Whether you’re planning a picnic in a park or a holiday dinner at a local restaurant, company events can be an exciting way to bring your team together. It’s fun to get to know your officemates outside of a formal workplace setting.That said, not everyone looks forward to company events.  

Whether you say so or not, your employees will likely view these gatherings as obligatory. That can put pressure on team members who have many responsibilities outside of work, such as young children or aging parents, or simply have a long commute. Though they may never speak up about it, they may actually view these events as a burden.

That doesn’t mean you shouldn’t hold any company events. Many people genuinely enjoy them, particularly around the holidays. According to a survey by cloud-based HR service provider TriNet last December, 37% of workers at small and midsized businesses said they were somewhat excited about the traditional of holiday parties, and 28% said they were very excited. Just 5% had no enthusiasm.

Still, you do need to be sensitive to how your event may be viewed so you don’t waste money on gatherings no one really wants to attend. Here are some ideas on how to plan company events that enhance your culture and don’t create stress and feelings of obligation.

Look for events you can fit into company time.

Holding an event during hours employees would usually be working is a good way to ensure you don’t impinge on their personal responsibilities and, if they have kids, force them to shoulder additional childcare costs in order to attend. Whether you hold a Halloween party during the day at the office, take the team to the movies on a slow Friday afternoon, or host a holiday luncheon at a local restaurant, you’ll be able to enhance your culture without tipping everyone’s work-life balance in the wrong direction.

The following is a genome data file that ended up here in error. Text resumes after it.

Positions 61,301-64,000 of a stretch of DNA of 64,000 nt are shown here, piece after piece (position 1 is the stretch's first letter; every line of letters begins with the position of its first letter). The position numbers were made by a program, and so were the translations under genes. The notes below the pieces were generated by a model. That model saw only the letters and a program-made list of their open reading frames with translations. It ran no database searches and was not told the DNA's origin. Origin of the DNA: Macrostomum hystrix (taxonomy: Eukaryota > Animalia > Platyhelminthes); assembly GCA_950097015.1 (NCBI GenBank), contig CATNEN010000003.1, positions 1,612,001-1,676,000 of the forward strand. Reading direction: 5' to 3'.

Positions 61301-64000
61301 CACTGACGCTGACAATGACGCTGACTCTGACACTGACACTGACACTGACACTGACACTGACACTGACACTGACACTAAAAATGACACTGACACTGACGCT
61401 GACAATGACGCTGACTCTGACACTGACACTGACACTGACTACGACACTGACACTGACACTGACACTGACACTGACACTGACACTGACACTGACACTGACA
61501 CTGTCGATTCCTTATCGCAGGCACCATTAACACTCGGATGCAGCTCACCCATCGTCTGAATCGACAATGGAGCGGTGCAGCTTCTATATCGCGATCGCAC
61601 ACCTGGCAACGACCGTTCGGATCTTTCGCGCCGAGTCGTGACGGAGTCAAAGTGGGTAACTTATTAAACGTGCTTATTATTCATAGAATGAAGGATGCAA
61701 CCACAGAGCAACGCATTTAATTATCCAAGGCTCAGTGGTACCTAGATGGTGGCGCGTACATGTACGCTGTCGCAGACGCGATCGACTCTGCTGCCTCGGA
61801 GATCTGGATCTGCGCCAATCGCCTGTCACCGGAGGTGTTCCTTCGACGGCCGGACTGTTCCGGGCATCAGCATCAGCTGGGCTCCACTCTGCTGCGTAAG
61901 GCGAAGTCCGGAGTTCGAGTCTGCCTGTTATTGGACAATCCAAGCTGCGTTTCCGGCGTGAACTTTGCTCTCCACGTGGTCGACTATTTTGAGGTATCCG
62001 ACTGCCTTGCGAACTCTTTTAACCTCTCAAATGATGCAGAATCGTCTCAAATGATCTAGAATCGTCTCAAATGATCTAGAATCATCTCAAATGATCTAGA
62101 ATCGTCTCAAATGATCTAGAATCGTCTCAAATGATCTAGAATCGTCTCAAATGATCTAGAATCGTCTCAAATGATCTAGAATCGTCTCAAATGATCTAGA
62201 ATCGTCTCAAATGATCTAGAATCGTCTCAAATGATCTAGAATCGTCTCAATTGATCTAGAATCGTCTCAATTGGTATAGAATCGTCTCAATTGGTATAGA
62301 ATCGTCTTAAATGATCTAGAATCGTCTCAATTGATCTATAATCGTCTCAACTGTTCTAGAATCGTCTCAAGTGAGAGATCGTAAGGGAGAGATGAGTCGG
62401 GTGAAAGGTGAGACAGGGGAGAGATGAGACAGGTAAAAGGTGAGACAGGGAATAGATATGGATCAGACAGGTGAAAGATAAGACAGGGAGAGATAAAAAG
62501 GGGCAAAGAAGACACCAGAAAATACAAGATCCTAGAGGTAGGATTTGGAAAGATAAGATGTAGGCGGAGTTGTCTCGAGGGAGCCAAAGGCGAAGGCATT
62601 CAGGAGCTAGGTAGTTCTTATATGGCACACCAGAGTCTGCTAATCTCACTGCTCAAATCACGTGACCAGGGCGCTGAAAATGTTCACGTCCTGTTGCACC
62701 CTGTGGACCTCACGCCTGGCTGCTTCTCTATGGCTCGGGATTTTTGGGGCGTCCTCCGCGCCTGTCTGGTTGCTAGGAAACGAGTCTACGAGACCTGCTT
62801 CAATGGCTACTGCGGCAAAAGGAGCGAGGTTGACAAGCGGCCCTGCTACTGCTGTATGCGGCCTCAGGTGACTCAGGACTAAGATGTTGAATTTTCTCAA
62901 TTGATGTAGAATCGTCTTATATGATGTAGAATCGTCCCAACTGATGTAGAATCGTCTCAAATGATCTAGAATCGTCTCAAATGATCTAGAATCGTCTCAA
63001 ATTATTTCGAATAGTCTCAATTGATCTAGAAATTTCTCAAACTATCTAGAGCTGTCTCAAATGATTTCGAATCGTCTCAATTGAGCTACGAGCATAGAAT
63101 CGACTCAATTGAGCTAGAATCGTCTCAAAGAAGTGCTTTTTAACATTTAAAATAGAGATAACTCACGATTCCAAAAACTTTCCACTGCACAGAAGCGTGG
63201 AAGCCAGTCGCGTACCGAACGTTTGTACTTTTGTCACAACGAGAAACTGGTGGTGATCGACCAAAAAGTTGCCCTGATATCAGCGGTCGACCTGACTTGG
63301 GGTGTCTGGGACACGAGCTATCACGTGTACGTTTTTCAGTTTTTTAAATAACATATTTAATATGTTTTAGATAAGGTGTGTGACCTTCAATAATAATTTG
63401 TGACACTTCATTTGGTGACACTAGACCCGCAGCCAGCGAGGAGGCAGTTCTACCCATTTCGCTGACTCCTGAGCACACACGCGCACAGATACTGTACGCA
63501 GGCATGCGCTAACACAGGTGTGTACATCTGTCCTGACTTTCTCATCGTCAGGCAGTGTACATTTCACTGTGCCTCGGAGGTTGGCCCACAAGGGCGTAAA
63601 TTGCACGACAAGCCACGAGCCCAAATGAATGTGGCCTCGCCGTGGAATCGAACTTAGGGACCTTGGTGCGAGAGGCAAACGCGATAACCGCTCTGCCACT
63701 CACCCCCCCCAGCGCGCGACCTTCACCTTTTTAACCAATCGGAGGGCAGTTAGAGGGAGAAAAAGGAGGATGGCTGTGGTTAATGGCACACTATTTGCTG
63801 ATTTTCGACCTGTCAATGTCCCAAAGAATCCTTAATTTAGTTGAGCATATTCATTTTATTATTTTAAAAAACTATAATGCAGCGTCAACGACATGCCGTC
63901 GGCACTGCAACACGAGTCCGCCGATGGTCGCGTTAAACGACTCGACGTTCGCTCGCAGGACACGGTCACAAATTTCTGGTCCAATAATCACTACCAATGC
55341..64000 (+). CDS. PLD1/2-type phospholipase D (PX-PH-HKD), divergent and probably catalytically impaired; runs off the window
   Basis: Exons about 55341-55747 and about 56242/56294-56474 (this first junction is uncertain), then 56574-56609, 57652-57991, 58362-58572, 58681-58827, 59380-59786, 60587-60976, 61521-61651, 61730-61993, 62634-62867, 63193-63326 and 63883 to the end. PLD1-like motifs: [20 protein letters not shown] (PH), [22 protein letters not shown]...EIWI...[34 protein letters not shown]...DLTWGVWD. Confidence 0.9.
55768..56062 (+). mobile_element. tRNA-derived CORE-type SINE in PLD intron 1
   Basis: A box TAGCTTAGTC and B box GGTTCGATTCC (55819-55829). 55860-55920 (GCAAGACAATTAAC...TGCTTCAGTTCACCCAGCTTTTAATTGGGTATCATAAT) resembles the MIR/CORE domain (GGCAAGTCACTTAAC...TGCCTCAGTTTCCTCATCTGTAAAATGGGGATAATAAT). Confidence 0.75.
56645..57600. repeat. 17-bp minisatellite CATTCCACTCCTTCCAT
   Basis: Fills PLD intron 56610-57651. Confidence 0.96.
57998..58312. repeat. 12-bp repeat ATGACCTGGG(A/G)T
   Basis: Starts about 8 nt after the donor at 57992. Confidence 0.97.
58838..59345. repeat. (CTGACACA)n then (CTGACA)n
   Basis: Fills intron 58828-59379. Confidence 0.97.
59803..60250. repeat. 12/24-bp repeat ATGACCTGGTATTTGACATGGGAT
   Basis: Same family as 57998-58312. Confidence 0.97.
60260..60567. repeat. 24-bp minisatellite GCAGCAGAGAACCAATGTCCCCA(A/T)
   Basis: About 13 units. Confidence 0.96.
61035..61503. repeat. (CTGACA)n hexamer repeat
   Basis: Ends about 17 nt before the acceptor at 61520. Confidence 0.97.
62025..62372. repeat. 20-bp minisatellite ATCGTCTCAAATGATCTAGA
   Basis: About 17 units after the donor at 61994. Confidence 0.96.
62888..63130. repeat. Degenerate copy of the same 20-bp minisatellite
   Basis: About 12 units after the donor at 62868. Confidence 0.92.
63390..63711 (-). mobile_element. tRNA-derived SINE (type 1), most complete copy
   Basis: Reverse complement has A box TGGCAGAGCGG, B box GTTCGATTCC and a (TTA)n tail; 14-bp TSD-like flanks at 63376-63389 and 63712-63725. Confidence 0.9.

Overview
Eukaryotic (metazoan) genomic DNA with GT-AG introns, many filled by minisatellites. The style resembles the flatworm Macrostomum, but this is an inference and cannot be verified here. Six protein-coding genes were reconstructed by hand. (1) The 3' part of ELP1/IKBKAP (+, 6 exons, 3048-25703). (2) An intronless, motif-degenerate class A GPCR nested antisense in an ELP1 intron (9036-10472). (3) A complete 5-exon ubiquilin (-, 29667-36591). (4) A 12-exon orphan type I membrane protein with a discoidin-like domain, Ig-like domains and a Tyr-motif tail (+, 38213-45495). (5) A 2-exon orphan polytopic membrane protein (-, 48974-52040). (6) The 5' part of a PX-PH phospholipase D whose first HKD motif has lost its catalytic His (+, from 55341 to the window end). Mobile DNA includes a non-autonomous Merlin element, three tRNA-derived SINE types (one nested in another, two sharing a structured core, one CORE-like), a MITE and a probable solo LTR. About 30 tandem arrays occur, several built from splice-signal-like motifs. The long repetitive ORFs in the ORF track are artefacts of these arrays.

Seek your employees’ input.

Most of your employees probably spend their free time in very different ways, so what is fun for one person may inspire dread in another. The best way to find a crowd pleaser is to do an informal survey. Ask employees to submit two or three ideas each for fun events they think the team would enjoy—perhaps one in the office and one out of the office. Alternatively you could ask them what company events they have enjoyed at previous jobs to get ideas. When you get all of the responses, look for common ground.

Consider planning an event around an activity—which can be a good way to put people who tend to be shy at ease. It’s easier to make small talk when you’re taking turns bowling than at a formal dinner.

Invite spouses and families.

If you do decide to hold a company event outside of work hours, consider inviting employees’ spouses, significant others and children. Given the long hours many of us work, your employees may feel guilty spending an evening or weekend day away from home. Adding more people to an event can add to the cost quite a bit, of course, so if you encourage your team to invite guests, look for an event which won’t break your budget. For instance, a company softball game, followed by a picnic, can be very affordable.

Get more mileage from your event.

Invite your team to submit their pictures of a company event to share on your social media pages afterward. It’s a great way to re-live the fun of an event and showcase your culture to other people who have an interest in your company, such as customers and potential employees. Not everyone wants their latest dance moves or a picture of themselves with a mug of beer in their hand shared on Facebook, so make sure you get employees’ permission before you post them. That way, everyone will know it’s safe to loosen up the next time you hold a company event.